The same corporeality is the focus of a predecessor of Mungiu’s film, Cristi Puiu’s The Death of Mr. Lazarescu, winner of “Un Certain Regard Award” at the 2005 Cannes Film Festival. Puiu’s real-time drama is to follow the travails of a sick old man who waits for his illness to overtake him, as a concerned paramedic shuttles him among hospitals that are reluctant to admit him as a patient. This is a movie of social “black hollows,” as the medical and social services are proven not to reach the ordinary citizen; they are rendered ineffectual. Private lives and the human body become public, while people’s cynicism and sarcasm surmount paramount levels in a Romanian post-communist society of survival.
The body becomes devoid of the signification of a human body, and turns into a mere embodiment of blood vessels, bones, muscles, and skin, standing outside the notion of a human being endowed with human dignity. The film shows the pettiness and gloominess of everyday life, disrespect vis-à-vis women, the infantilization of the patient and of seniors, the feminization of people who do not have the “right connections,” and their transformation into apparently faceless, shapeless bodies. Insults and dictatorial mannerisms shown throughout the movie seem to have pervaded everyday social relations, as they dominate the main discourse in this highly personalized, macho culture. No wonder the main character’s name is Dante, which suggests Dante’s Divina Commedia and its depiction of Hell.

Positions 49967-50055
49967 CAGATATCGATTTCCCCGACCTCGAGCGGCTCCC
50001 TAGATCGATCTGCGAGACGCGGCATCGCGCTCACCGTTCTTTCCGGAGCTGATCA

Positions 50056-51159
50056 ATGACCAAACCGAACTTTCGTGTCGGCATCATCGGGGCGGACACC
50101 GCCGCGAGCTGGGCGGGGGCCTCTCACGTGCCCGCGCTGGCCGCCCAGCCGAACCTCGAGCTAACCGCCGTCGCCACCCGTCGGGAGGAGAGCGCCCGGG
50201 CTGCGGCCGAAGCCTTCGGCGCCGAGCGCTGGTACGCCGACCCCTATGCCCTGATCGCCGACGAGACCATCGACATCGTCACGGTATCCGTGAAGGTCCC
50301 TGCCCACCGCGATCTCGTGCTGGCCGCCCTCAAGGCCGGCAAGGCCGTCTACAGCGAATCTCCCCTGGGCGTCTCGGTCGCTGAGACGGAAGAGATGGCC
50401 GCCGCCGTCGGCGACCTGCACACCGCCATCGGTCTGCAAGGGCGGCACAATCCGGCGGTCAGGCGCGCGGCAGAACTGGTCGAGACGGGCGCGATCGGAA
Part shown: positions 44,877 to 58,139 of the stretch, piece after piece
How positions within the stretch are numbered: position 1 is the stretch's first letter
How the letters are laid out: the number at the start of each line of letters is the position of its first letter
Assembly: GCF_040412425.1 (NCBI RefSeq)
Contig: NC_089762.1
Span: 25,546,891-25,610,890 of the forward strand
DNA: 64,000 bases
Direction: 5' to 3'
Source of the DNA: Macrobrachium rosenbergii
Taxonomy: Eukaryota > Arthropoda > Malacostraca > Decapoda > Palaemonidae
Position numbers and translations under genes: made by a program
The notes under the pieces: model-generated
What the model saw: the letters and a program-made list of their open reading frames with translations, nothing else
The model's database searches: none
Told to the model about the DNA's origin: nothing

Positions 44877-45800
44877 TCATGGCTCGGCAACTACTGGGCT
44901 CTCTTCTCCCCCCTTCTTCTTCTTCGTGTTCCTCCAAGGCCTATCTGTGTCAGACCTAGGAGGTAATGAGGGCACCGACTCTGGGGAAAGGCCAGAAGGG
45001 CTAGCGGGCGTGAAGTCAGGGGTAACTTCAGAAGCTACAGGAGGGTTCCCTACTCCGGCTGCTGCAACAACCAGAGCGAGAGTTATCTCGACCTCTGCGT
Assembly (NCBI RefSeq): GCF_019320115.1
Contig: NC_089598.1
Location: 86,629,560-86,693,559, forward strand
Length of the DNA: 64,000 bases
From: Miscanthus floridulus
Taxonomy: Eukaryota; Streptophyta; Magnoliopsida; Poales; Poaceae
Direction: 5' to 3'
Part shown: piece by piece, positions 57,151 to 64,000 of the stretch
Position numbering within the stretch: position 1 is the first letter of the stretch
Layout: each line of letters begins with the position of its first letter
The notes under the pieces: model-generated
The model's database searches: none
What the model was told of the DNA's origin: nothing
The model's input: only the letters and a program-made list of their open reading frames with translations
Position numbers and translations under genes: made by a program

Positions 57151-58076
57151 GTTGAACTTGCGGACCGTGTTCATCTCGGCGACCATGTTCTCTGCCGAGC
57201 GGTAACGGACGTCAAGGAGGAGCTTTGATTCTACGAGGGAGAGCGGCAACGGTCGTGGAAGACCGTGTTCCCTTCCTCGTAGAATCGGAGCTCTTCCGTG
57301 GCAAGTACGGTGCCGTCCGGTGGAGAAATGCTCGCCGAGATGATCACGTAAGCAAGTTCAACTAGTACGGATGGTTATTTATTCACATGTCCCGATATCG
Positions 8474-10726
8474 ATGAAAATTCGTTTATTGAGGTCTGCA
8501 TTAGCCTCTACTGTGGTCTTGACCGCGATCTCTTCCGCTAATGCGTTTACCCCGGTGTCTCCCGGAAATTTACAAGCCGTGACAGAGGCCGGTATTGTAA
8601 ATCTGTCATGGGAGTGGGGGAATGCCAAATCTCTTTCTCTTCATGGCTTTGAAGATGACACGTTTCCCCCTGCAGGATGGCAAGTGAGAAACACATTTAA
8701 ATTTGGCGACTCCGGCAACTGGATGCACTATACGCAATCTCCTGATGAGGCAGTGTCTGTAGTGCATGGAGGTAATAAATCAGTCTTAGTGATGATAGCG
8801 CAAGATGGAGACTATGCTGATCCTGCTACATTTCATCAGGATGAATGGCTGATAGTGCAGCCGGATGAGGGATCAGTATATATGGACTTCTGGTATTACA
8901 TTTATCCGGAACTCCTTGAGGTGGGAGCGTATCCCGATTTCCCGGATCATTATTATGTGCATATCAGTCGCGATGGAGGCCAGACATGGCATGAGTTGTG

During Romanian communism and its prevalent aesthetics of social realism, one of the major discourses that pervaded the field of arts, including film, was belonging as national history. Such discourse typically foregrounded narratives of national identity, the epic heritage, the proliferation of history into a fantasized and idealized socialist future of socialist hero-workers, and the burden of history both as legitimating nationalist voice and a bourgeois past that needed to be transcended. Movies such as Sergiu Nicolaescu’s Mihai Viteazul (1970) or Mircea Dragan’s Stefan cel Mare (1974) epitomize the melodrama of national heroics during Romanian communism.
Unlike other countries from Eastern Europe, Romania, a one-time ally of the Nazis in WWII, never assumed responsibility for its share in the Holocaust during the communist years. The tragedy of the Romanian Jews was hidden from history manuals, and films praised only national heroes, starting with the Dacians and Romans and ending with Ceausescu, “the Great Leader.”